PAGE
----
1. Norwichrocks said,

    Jolly glad to hear that the belated birthday treat was so sublimely fab.

    And equally sorry to hear about the email communication that sent you down the rabbit hole. I’ve been there, its enormously unpleasant and you are absolutely right to avoid it as far as possible – not just for Baby J but for yourself.

    And, since one cannot control one’s feelings, only one’s response to them and the actions we take as a consequence, I have long believed that guilt over one’s feelings is unnecessary. This person makes you feel bad and you are taking the only sane course of action as a result. Huzzah for you!

    {{{and hugs}}}

    • doctordi said,

      I think that’s the difficulty, Woo – I’ve TRIED to control my feelings about all this, and of course it doesn’t work – has never worked – so I just end up feeling sicker and sicker about it. I know they neither intend to make me feel bad, nor probably even understand how and why they do, and yet… this remains the reality. On top of all the other feelings, it’s also just plain exhausting. I’m totally wiped out from worrying about it. Again.

      Thank you – hug gratefully accepted. Do you mind throwing in a shoulder I might pass out on, please?

      • Norwichrocks said,

        shoulder always at the ready (and its quite broad so very comfy for crashing out on!)

  2. litlove said,

    Sounds like a fantastic birthday treat. Really sorry too to hear that you’ve been suffering that way. Is this a situation where silence is possible? You know, just pull up the drawbridge behind you and stop communicating without explanation or justification? Sometimes it’s easier to say nothing than to say the things that will wound, and it can be effective in getting the message across. You can’t change this other person, but you can look inside yourself and see why this affects you so badly and perhaps learn something valuable from that. I’ve often found that learning something from a situation helps me to get closure with it. Good luck with it in any case and hang onto the fact that everything passes. Hope you get lots of rest and the return of peace of mind.

    • doctordi said,

      Thanks, LL. I didn’t feel I could pull up the drawbridge without explanation, no. I do know why it all affects me so badly, though, so that’s something. I’m pretty clear on all that, which is how I’ve learned that for me, there’s really nothing else for it. I have to withdraw. A tactical retreat is what I initiated some time ago, and unfortunately I was called upon to confirm it was still in force. It’s a totally shitty position to be in, and it exposes all my inadequacies, but all I can do is be honest about my limits.

  3. Grad said,

    The birthday celebration sounded wonderful…and highly deserved, I might add. You Australians certainly know how to eat well!! Or, dine well might be the better choice of words. I love the Opera and used to go quite often as a young woman in Chicago. Alas, very little of it here, although La Boheme came here a couple of years ago and I took Shorty. Not quite the Chicago Opera House, but they did a good job nevertheless. As for toxic people…been there done that. Sometimes you just have to cut the ties and let them float away. But it ‘aint always easy.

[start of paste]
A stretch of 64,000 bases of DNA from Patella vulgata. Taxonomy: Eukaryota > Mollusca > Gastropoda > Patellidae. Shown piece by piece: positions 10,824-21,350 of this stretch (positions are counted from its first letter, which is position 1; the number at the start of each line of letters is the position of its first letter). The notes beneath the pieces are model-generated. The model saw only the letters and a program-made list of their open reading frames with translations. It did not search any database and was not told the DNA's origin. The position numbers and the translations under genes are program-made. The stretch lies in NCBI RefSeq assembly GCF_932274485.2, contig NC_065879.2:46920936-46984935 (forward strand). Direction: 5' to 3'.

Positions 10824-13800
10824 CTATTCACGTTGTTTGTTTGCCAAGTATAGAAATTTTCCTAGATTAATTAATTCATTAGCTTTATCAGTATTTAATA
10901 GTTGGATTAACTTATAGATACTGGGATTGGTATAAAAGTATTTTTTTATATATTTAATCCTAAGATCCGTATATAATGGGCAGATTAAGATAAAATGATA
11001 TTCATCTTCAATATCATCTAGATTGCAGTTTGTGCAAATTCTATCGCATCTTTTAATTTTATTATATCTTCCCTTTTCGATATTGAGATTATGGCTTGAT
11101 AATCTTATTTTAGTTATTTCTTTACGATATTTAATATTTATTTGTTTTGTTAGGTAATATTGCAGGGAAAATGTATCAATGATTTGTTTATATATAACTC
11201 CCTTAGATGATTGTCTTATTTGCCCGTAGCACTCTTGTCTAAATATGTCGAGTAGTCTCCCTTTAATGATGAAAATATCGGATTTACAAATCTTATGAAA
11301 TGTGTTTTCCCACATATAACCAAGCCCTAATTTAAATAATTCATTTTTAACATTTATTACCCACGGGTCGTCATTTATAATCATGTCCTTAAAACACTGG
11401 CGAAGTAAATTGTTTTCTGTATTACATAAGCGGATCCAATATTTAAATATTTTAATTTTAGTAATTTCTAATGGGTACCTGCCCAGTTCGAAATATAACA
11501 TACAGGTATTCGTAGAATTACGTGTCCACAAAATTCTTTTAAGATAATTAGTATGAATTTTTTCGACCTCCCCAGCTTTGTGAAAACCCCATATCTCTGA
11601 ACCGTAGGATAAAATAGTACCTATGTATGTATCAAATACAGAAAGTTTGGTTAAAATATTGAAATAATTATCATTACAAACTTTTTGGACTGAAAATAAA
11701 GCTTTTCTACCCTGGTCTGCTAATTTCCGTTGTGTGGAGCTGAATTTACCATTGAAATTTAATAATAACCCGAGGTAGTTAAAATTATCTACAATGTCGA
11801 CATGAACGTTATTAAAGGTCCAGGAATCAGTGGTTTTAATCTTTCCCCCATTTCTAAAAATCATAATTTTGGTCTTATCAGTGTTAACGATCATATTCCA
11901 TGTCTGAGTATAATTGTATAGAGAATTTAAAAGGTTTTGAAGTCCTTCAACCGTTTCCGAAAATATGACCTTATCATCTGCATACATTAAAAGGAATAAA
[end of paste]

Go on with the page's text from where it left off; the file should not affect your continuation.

• doctordi said,

      No, it’s not easy at all. But I agree with you, Graddikins.

      I’d love to see La Boheme. We’d go more often were it not so crushingly expensive. There’s a good reason why the purple rinse set dominates the audience numbers – around here you’ve got to work your whole life before you can afford to become a patron of the arts.

  4. Lilian Nattel said,

    Happy Birthday! It sounds like a wonderful time.

    I’m sorry about the upsetting email. Have you thought of setting your email to block this particular recipient? You can have the email deleted without your ever seeing it or even knowing it had arrived in your inbox.

    • doctordi said,

      Thanks, Lilian, it was really lovely.

      Oh no, not in this case. I could never do that.

  5. davidrochester said,

    Sorry to hear about the life vampire … those situations are so complex and terrible, and you’re right that dealing with them involves impaling on the lesser horn of a dilemma. The belated birthday sounds lovely, though — Alan Opie is a very talented performer, and I envy your having seen him in person.

    • doctordi said,

      So true, David – ‘impaling on the lesser horn’ is the perfect description. Still bloody, still painful, still a ghastly mess, and yet still preferable to the untenable alternative.

      I hope Opie gets to Portland so you can enjoy him in person too.

  6. Pete said,

    I’m in awe at your Sydney opera experience. And I love the thought of Baby J bopping along inside there. As for the food, oh my god. Is Sydney now the new capital of fine cuisine? Actually it probably has been for a while and I’ve just not known.

    And I like LL’s advice about the upsetting friendship. I would say it definitely helps to know why this person gets to you and then just to walk away. And yes, we do absorb other people’s toxicity and it sucks. At the risk of stating the obvious, I’d suggest daily journalling on it for a while (but don’t send the emails) to let it go. To learn something from this (whatever that might be) would be the challenge I guess.

    • doctordi said,

      Thanks, Pete. I’ve learnt and am still learning plenty from this situation, though I dearly wish things were different. But they’re not, which is what I keep coming back to.

      Sydney certainly thinks of itself as *a* capital of cuisine – but it wouldn’t surprise me in the slightest if this were yet another instance of our being legends quite literally in our own lunchtime. Having said that, the food in Sydney is actually very good, so at least this time there’s some reason for the loving self-regard.